In a short term win for travelers everywhere, a judge for the United States District Court for the Northern District of Illinois, Eastern Division, dismissed the United Airlines lawsuit against the “hidden city” airfare website Skiplagged.
A “hidden city” ticket refers to a ticket purchase whereby the layover is the intended destination, however, the full flight is actually lower in price. For example, if a traveler intends to end up in Detroit, a ticket to California with a layover in Detroit may be cheaper. The traveler in turn gets off the plane at the layover city and simply does not catch the last leg of the flight. As a catch, the traveler cannot check a bag and the act typically violates an airlines rewards points program. While finding these “hidden city” fairs used to be labor intensive, Skiplagged founder Aktar Zaman, has created a computer code making them easier to find.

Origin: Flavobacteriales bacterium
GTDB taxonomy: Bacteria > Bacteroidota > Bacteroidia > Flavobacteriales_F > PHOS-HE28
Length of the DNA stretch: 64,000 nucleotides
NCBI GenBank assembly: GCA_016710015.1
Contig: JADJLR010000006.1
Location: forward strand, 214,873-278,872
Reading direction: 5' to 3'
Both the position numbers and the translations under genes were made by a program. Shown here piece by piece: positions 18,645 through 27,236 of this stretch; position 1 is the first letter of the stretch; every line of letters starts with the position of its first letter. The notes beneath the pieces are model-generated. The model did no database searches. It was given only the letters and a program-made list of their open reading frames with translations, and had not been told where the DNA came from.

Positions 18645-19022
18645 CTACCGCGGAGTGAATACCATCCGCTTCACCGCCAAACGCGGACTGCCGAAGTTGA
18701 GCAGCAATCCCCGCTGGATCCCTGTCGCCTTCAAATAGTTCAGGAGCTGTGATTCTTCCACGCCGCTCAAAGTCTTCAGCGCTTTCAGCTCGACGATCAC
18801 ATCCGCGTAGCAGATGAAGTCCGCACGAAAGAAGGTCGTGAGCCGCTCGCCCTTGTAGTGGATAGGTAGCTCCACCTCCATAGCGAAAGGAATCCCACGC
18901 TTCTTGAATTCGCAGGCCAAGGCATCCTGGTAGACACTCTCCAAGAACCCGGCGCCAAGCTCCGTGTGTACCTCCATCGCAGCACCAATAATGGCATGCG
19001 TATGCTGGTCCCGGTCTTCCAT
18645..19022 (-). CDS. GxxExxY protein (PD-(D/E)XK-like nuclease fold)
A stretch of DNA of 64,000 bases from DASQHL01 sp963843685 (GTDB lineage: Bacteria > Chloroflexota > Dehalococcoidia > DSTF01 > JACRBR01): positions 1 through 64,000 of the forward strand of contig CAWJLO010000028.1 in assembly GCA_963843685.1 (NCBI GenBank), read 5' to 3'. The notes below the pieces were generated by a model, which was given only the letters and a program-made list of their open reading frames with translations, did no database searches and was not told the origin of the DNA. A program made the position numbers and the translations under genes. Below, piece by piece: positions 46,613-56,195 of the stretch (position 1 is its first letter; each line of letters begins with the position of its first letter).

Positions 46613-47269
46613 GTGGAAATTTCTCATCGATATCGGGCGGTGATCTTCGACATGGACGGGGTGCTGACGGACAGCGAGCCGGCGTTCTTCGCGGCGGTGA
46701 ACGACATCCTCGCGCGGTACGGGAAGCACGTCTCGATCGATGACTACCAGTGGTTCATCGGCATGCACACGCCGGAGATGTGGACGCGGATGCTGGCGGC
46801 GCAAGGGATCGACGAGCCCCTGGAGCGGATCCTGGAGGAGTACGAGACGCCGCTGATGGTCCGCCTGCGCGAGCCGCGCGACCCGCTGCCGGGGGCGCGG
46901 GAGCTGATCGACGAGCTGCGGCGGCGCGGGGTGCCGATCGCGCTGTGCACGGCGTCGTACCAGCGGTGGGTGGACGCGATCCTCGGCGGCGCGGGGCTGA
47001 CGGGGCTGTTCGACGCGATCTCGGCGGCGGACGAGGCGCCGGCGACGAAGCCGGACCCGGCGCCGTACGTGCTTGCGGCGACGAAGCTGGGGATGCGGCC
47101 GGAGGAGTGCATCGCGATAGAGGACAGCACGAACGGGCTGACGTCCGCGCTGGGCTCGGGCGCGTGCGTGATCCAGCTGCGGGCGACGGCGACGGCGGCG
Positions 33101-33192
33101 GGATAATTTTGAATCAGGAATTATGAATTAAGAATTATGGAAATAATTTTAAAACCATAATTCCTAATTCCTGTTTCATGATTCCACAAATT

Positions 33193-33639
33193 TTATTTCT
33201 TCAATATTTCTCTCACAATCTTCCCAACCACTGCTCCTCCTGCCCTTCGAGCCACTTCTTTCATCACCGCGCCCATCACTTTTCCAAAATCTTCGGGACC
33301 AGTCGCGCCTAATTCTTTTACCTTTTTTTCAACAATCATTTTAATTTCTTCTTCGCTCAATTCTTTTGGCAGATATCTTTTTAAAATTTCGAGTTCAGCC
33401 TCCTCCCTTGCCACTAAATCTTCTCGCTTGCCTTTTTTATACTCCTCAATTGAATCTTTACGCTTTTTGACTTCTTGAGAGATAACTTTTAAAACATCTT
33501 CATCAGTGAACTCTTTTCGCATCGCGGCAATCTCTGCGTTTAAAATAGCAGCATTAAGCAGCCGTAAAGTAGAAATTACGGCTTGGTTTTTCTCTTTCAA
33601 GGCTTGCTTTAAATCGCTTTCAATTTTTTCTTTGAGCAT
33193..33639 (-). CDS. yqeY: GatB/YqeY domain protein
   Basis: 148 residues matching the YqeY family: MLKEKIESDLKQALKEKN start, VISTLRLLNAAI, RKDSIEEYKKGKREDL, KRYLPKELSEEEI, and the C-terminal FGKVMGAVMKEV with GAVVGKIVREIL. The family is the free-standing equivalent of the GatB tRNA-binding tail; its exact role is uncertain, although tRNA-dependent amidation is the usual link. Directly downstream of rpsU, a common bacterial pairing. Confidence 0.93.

United Airlines argues that the “hidden city” scheme violates fare rules. In addition to violating the airlines contract of carriage and potentially having traveler miles accounts confiscated and closed, the process also captures seats that end up unused.
On the other hand, Zaman argues that they simply exercise their first amendment right to publish public information and what people choose to do with that information is their decision.
Although the case was dismissed this is just the beginning for the airline and website battle, as the court stated the dismissal was based on procedural grounds rather than merits. Zaman, a resident of New York, argued that the case has no relevant and meaningful connection to Illinois and the judge agreed. United is free to refile against the “hidden city” website.